Grounding, it is said, is the earthing of residual energy to the natural energy field of the earth. If you are not grounded you may feel dizzy, a little ‘spaced out’, or generally feel out of sorts. In any case, it is always a good idea to take a few minutes after any significant spiritual event to, slowly, attune yourself to ‘mundane’ time-space by taking it easy for a few minutes, and then by a taking part in a simple physical action eg walking, deep breathing etc for a minute or so. Grounding completed.

The Caim is versatile, and can be used as a ritual of protection for yourself or others, as a ritual for conferring blessings on others, seeking a remedy for an ecological ‘challenge’, as noted here in a Caim for rain for the ecological ‘distress’ of Wanstead Flats, London, for example. And, it can be used and adapted by you.

Other articles in this series are:  Caim 1: Personal Experience & Caim Essentials [Here], and Caim 2: Variations & Examples [Here].

 

A Walk In The Rain & More: Deep Thoughts…

201800514 A WALK IN THE RAIN AND MOREThe weather has been unusual of late. Very hot for days and the quite cool, dry for a time and then raining all day. Today started off sunny and then clouds tumbled from the mountains to the valley floor. And yet each valley, here in north Wales (and elsewhere) has its own micro-climate, and it is truly amazing. Unpredictable many times, but amazing.

‘For we know in part and we prophesy in part…For now we see in a mirror dimly, but then face to face; now I know in part, but then I will know fully just as I also have been fully known.’ 1 Corinthians 13.9-13.12 Part, The Book

Balance? For thousands of years before the imprint of humankind was found in these valleys, there was a balance in the weather – slate-grey mountains ‘carpeted’ with lush grass, lichen and a myriad of insect life because of rain.

I weed and steward the small patch of earth called my garden, but nature does a far better, far richer, and far grander job of tending the ‘gardens’ that form vast undulating, majestic valleys, here.

’I’m stunned at how the choreography of fate is exquisitely disguised as chance.’ Mark Nepo

It rained recently, and I got caught out in it. Clearly, even being a native, I only know ‘in part’ what the weather will do, though I do pride myself on ‘reading’ the signs (and usually that is sufficient to predict something of what the weather is about to do).

Who am I to grumble? The Clerk of the Weather knows best, and watered that valley. I’m a cheery soul, but that on that particular occasion, far from home and sopping wet, it didn’t make me chuckle. Was it chance? An Intelligence? Fate? However, as I walked home, now seemingly a few pounds heavier wearing rain-sodden clothes and feeling colder, it reminded me of some awesome words of St Francis of Assisi.

Misreading (of the weather and its purpose)? Perhaps it wasn’t that I’d upset God (as if the Source of All works in that arbitrary way) or annoyed the genii loci or the fae as some here might have told me, that opened the skies; perhaps it was ‘just right’ and in that valley, out walking, I was ‘in the way’.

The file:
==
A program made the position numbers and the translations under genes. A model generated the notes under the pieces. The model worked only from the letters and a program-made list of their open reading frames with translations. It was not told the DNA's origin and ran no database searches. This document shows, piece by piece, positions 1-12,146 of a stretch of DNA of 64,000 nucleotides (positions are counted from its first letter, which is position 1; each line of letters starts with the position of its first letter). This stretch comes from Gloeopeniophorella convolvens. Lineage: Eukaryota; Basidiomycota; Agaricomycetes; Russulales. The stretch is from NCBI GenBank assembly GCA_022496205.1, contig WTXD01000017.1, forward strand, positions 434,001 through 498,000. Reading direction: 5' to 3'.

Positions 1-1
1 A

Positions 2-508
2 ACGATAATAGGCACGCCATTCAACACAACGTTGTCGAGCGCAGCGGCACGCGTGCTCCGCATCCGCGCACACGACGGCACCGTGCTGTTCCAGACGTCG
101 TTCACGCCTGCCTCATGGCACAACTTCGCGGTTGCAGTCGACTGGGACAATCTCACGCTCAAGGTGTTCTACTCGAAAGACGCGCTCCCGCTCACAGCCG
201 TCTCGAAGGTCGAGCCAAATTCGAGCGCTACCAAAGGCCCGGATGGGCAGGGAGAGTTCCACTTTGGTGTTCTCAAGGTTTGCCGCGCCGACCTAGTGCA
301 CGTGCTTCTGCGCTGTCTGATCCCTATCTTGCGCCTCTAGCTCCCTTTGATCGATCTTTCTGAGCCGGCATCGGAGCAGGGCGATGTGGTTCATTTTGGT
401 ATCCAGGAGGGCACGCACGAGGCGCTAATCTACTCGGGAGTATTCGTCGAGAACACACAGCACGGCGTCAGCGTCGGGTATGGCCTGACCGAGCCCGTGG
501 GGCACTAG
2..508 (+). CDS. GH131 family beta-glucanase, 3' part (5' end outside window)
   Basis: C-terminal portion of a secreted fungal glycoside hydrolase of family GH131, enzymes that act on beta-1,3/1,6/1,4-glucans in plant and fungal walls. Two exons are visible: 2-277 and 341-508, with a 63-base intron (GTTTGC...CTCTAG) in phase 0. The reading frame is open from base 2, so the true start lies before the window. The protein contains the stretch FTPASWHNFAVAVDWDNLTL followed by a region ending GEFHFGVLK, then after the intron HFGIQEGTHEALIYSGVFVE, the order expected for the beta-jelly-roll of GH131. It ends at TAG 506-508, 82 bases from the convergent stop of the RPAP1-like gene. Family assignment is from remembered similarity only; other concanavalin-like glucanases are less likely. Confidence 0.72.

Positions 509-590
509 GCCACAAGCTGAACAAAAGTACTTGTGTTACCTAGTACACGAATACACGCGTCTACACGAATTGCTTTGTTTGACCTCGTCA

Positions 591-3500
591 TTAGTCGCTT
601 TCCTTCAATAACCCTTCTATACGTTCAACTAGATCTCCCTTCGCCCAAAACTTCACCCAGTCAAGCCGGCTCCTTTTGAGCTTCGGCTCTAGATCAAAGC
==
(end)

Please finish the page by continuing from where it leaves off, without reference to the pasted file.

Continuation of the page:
‘In every walk with nature one receives far more than he seeks.’ John Muir

Nevertheless, the rain was a ‘quiet teacher’ to me on that occasion and I learned that it didn’t really matter who caused it, the result was the same, and there was nothing I could do about it.

Traversing the copse that leads to my garden and house, I couldn’t but help notice how much ‘brighter’ things looked, leaves glistened as if polished, the air seemed lighter, sounds clearer, and there was that lovely smell of rain on otherwise dried earth – petrichor. St Francis’ words continued to echo in the labyrinths of my mind, and a lightness from somewhere in my being bubbled up – but only very gently. Hardly noticeable.

And then my feet were firmly striding the rustic-style paving stones that stretched the length of my lawn, and I had to admit the rain was just what the lawn needed. It was a vivid green, looking great, ‘washed’ and baptised from above, and even those weeds seemed glad – ofcourse they were.

‘A weed is but an unloved flower. Ella Wheeler Wilcox

Perspective? And then into the house, through the kitchen door at the side (as very few use the front door here; and you can tell a friend because they, too use the side door that, here, leads into a small boot room and then into the kitchen. Peeling off my sopping wet clothes, and sitting in the kitchen to finally dry off, that earlier gentle bubbling from deep within became a full laugh. And I laughed heartily.

So I got caught in a downpour, a rain storm. Many people are far worse off than me, and in many parts of the world lots would be extremely grateful for several hours-worth of rain for washing (and now I was feeling washed and great), for drinking and cooking with, and for their fields and crops. In that simple rain shower there was more going on – visibly and invisibly, at the macro level and at the micro, cellular level; and perhaps in other realms unknown to us the rain was having a beneficial effect (even if I (or you) were (or are) unaware of it). I laughed even more. Nature is wonderful. Status? I suddenly felt humbled.

Awareness. And then, St Francis’ words tumbled fully to the front of my mind.

Such love does,
the sky now pour,
that whenever I stand in a field,
I have to wring out the light
when I get
home.

(St Francis of Assisi)